Colour::contrasting() problem

I’ve got a TextButton that sets its background colours using:


Drawing of the background of this button is done in LookAndFeel::drawButtonBackground()

On a MacIntel machine the mouse over color, used to draw a ring around the button comes out white, but on a PPC machine, it comes out black.

The mouse over color is generated using Colour::contrasting(). Has anyone else seen this issue with this call between the two Mac platforms?

Very peculiar - the contrasting() method’s really simple, with no obvious endianness issues that I can see. The correct result would be white, so it’s the ppc version that’s wrong… I’ll see what I can find out…

Mea culpa.

The problem isn’t in the contrasting() code, it’s in my LookAndFeel subclass.

On an Intel based machine, I can call
and that will lead to my subclass’ drawing method. On PPC, however, the same code fails at runtime.

I thought I had fixed the problem by rewriting the above code as
LookAndFeel theLookAndFeel = getLookAndFeel();
but then it became clear that instead of calling my subclass, the call ended up going to the default LookAndFeel parent class’ method. The address of the pointer that I use in setLookAndFeel() matches what I see when I go to getLookAndFeel(), but the pointer has lost it’s subclass-ness.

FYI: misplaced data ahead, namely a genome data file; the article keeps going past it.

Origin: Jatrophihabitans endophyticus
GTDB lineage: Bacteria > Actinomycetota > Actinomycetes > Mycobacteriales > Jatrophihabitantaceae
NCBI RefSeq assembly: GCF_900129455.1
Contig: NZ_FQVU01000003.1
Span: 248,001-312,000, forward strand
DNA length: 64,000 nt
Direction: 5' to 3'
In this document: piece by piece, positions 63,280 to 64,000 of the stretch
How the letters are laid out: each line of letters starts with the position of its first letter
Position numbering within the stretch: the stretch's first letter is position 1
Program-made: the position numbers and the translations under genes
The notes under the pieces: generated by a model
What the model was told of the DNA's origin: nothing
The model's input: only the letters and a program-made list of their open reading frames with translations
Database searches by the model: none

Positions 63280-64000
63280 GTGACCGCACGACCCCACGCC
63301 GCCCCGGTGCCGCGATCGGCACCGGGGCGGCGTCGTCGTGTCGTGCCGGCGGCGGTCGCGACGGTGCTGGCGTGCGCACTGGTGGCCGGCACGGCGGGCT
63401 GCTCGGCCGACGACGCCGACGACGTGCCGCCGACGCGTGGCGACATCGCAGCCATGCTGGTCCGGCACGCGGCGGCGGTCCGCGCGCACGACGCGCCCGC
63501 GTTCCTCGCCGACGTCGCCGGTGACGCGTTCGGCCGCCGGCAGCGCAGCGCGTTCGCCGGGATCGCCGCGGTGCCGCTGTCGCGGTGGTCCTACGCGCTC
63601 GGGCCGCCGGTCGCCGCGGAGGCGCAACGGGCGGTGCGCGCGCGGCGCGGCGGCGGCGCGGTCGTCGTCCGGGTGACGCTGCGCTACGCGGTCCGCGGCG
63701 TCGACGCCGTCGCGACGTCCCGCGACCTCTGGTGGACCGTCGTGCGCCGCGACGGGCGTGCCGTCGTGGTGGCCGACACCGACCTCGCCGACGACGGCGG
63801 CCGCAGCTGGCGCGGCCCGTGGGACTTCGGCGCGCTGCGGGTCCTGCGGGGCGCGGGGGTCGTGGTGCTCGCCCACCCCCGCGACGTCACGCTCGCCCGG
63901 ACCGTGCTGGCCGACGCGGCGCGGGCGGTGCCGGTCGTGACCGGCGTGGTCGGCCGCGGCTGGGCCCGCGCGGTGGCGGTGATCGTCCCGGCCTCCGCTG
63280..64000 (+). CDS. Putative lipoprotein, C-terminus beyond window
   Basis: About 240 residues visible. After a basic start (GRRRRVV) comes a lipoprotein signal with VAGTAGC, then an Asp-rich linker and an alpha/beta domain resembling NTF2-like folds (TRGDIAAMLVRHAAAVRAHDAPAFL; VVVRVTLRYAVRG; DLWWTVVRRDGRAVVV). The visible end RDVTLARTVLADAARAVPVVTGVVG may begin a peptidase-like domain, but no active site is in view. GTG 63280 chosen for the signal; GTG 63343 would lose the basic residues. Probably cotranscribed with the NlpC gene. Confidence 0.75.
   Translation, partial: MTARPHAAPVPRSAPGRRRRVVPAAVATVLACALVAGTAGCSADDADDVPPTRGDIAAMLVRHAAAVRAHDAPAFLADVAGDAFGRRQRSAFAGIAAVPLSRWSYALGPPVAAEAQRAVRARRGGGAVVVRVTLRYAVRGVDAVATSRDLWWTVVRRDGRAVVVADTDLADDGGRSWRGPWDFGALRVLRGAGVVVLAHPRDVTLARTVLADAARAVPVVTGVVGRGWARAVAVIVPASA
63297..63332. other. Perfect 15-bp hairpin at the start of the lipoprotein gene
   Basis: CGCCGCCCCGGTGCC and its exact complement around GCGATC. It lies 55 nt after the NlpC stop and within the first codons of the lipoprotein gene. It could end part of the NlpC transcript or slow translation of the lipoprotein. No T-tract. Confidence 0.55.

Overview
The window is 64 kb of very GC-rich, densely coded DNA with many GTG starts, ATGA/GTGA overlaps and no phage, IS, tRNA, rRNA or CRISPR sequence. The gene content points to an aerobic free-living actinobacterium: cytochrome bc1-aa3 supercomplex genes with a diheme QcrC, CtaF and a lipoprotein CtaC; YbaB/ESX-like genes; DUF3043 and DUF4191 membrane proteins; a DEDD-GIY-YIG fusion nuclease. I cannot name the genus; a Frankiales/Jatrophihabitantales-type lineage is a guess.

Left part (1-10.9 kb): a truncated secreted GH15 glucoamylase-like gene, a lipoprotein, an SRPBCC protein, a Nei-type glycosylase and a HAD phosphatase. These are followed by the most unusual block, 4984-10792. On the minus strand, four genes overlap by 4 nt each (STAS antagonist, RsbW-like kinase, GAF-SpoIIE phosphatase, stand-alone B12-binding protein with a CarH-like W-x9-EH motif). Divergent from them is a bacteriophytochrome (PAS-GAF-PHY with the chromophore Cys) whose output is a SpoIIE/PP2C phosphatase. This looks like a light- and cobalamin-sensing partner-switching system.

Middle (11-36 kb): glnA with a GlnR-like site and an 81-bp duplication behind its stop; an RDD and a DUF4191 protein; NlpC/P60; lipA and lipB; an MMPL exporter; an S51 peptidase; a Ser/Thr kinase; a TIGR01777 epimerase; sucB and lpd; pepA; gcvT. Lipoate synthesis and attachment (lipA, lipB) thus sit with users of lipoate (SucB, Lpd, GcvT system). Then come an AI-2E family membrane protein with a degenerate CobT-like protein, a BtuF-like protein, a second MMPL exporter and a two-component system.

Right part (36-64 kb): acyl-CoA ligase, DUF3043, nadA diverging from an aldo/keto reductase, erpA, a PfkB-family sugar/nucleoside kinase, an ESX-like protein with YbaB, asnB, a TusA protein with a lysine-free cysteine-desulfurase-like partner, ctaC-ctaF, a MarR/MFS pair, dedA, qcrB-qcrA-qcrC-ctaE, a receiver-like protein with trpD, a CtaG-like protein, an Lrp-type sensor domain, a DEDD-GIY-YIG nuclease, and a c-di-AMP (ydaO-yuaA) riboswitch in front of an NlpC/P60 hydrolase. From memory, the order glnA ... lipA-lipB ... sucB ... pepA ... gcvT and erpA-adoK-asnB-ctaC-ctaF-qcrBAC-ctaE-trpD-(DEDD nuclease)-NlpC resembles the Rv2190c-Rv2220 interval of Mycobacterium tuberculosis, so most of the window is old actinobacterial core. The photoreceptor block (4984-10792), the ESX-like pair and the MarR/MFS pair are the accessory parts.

My C++ may be getting hazy. Isn’t that what virtual methods are supposed to allow me to do?

That’s exactly what virtual methods are for. Normally when I’ve had problems like that it’s because bits of the code have got out of step with each other - try doing a full rebuild.

The problem turned out to be a scoping problem.

I had declared a static LookAndFeel object as part of my class, and passed a pointer to that to various setLookAndFeel() calls.

Replacing that with a pointer to a LookAndFeel object, which was allocated in my constructor, and deleted in the destructor worked fine.